Cost. In many cases, the cost of a premises-based option is less (of course, providers would argue differently). You already may have a server to run it on, the software may be licensed per CPU socket instead of per node, and you may already feel comfortable with implementing it. In most cases, unless there is a huge initial capital expenditure, it's usually less expensive to do something yourself (assuming you have the time and expertise).
Control. Because a premises-based application is your software, configured by you, run on your servers and in your data center, you have total control. It's up to you to back up the server and troubleshoot it if it doesn't work. On the other hand, that total control breeds pride, interest and expertise in the network management software that you own, versus just accessing someone else's.
Customization. With your own software, you can customize it as needed and integrate it with other products. A provider might impose limitations or restrictions on how its software can be customized, in order to keep its customers and configurations normalized.
These are the cons of premises-based network management systems:
Time. In many cases, IT staffers are already maxed out on their available free time for a new project. Companies usually have mission-critical IT projects for IT pros to work on, and network management systems aren't usually among them. Plus, you have to question the best use of the time that is available.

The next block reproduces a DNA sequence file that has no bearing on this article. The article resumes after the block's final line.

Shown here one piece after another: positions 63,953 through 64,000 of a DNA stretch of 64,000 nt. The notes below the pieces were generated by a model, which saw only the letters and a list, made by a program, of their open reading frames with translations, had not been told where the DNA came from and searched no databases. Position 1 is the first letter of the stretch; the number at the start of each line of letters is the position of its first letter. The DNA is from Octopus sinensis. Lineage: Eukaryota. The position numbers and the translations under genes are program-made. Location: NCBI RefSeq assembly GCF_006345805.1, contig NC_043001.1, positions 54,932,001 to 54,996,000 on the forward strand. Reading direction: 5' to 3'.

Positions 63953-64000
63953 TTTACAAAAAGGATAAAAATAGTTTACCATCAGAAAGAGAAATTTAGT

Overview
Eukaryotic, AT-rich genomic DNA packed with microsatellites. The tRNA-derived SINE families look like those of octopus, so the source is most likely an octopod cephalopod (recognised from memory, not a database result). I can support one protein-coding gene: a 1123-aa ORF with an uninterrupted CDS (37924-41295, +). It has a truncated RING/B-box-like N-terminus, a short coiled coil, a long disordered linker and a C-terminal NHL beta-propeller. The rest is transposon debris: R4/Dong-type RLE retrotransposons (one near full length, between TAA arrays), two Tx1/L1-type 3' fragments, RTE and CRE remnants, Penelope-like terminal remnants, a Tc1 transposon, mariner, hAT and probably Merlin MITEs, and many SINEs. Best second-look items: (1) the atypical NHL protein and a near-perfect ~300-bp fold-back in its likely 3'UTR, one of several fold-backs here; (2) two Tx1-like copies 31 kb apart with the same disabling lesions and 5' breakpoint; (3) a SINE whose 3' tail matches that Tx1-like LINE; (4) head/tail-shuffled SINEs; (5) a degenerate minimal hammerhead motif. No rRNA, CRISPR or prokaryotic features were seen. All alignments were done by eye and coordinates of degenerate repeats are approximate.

Liability. If your own software goes down or doesn't work as you had envisioned, you only have yourself to blame. It's likely there isn't even a guarantee, as you might have with a provider. If the database becomes corrupted and the system is down, it's up to you to get it back up (and let's hope you were backing up the data).
Aging and refresh. One downside to owning your own system (like owning your own hardware) is that at some time, it will be old and you'll want to refresh it. In fact, you might even grow tired of the software and prefer a different product. However, until the platform you bought depreciates, it might be unlikely that you'll be able to swap it.
Considering provider-based network management systems
On the flip side of the premises-based approach is the provider-based system. With a provider-based system, you are paying for access to a product run at someone else's location and accessing it over the network. While your provider may have specialized expertise in network management, and its product may be the best in the business, the provider may also have server troubles or a data center outage, or you could lose network access. That said, the pay-as-you-go model has strong proponents.